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The Speculative Genres of Fantasy, Horror and Science Fiction (Part 2)

In the previous part, Marco Fraga da Silva presented a few interesting comments about the origin of some speculative genres and their subgenres, picking some Portuguese projects to detail about the genre in Portugal. In this second part, he focuses mainly on horror and fantasy.

(part 1)


American filmmaker and scholar Wheeler Winston Dixon said, in his book A History of Horror (2010), that horror can be traced back to the beginning of our species when primitive men told his myths and stories around the fire. In literature, he establishes the origin of the genre with the Epic of Gilgamesh (no known author), and the Odyssey, authored by the ‘Greek’ legendary author Homer [34]. The American author Stephen King said, in his non-fiction book Danse Macabre (1981), that the best place to start is with the epic poem Beowulf (no known author), where the eponymous hero fights and defeats (over a long period of time) Grendel, Grendel’s mother, and a dragon. For Stephen King there are two types of horror: 1) one more graphic, explicit, and gory; 2) and another more psychological, scary, connected to our deepest phobias, and prone to be considered art [35].

Our fears and phobias are the base or rough materials that help build good horror stories. The American author H. P. Lovecraft (1890-1937) has a magnificent quote in his text Supernatural Horror in Literature (1927), that I have to share here: “The oldest and strongest emotion of mankind is fear, and the oldest and strongest kind of fear is fear of the unknown” [36]. Lovecraft has become such an important reference to many contemporary speculative fiction authors that the lovecraftian adjective is commonly used.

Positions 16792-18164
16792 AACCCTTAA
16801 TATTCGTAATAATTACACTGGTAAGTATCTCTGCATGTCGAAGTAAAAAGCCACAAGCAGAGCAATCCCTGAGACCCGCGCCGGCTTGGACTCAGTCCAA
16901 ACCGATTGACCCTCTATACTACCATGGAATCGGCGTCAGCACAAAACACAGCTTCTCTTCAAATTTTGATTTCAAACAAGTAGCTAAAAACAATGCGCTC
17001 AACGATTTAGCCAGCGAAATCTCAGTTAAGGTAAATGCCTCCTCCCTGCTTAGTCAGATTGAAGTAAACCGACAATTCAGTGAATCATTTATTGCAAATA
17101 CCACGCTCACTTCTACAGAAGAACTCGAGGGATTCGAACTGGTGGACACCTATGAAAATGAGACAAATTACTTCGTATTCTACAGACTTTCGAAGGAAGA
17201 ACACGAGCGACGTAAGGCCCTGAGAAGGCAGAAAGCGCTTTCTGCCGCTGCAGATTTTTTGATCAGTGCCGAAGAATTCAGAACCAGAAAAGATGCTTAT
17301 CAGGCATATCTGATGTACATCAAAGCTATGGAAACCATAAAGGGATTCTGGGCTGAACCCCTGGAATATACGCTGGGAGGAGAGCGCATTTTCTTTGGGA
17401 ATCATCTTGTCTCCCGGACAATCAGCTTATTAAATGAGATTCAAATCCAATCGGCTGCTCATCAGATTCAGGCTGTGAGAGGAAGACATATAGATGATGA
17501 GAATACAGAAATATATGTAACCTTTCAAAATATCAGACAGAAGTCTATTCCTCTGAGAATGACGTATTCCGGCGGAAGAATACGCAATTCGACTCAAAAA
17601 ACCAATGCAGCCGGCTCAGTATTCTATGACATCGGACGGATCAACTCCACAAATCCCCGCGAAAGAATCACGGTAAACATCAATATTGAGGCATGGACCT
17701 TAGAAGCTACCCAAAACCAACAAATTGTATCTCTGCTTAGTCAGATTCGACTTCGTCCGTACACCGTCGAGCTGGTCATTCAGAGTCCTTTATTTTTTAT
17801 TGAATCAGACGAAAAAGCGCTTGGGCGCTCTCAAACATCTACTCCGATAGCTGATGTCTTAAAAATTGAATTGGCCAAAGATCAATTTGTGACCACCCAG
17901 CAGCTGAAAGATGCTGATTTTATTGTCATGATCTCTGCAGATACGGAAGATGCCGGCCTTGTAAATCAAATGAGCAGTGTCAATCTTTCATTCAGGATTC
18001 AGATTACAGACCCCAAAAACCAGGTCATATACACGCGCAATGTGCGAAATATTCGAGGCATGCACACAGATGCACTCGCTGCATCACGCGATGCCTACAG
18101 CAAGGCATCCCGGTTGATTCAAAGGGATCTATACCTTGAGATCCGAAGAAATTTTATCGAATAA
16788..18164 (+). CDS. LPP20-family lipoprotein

Cuban researcher Emilio Lira y Lopez defined six phases to what he called the Progressive Phases of the Emotional Cycle of Fear in his book Quatro Gigantes da Alma: O Medo, a Ira, o Amor, o Dever (loosely translate as Four Giants of the Soul: Fear, Wrath, Love, and Duty): 1) prudence (when a person searches for logical reasons for what is happening); 2) concentration (when a person appears to be serene and accumulates courage); 3) alarm (when a person no longer controls his anxiety); 4) anguish (emotions become uncontainable); 5) panic (when a person is very confused and doesn’t know what to think); 6) and terror (the climax, when a person experiences extreme disorientation) [37]. The American author and editor Douglas E. Winter said, in the anthology Prime Evil: New Stories by the Masters of Modern Horror (1988): “Horror is not a genre, like the mystery or science fiction or the western. It is not a kind of fiction, meant to be confined to the ghetto of a special shelf in libraries or bookstores. Horror is an emotion.” [38]

Horror subgenres

Horror, like science fiction, has many subgenres. To limit the scope of this chapter I have decided to mention just a few subgenres, addressed in James H. Shimkus glossary with key terms for teachers, in his 2012 Ph.D. thesis: dark fantasy, docu-horror, kaiju, and splatterpunk [39].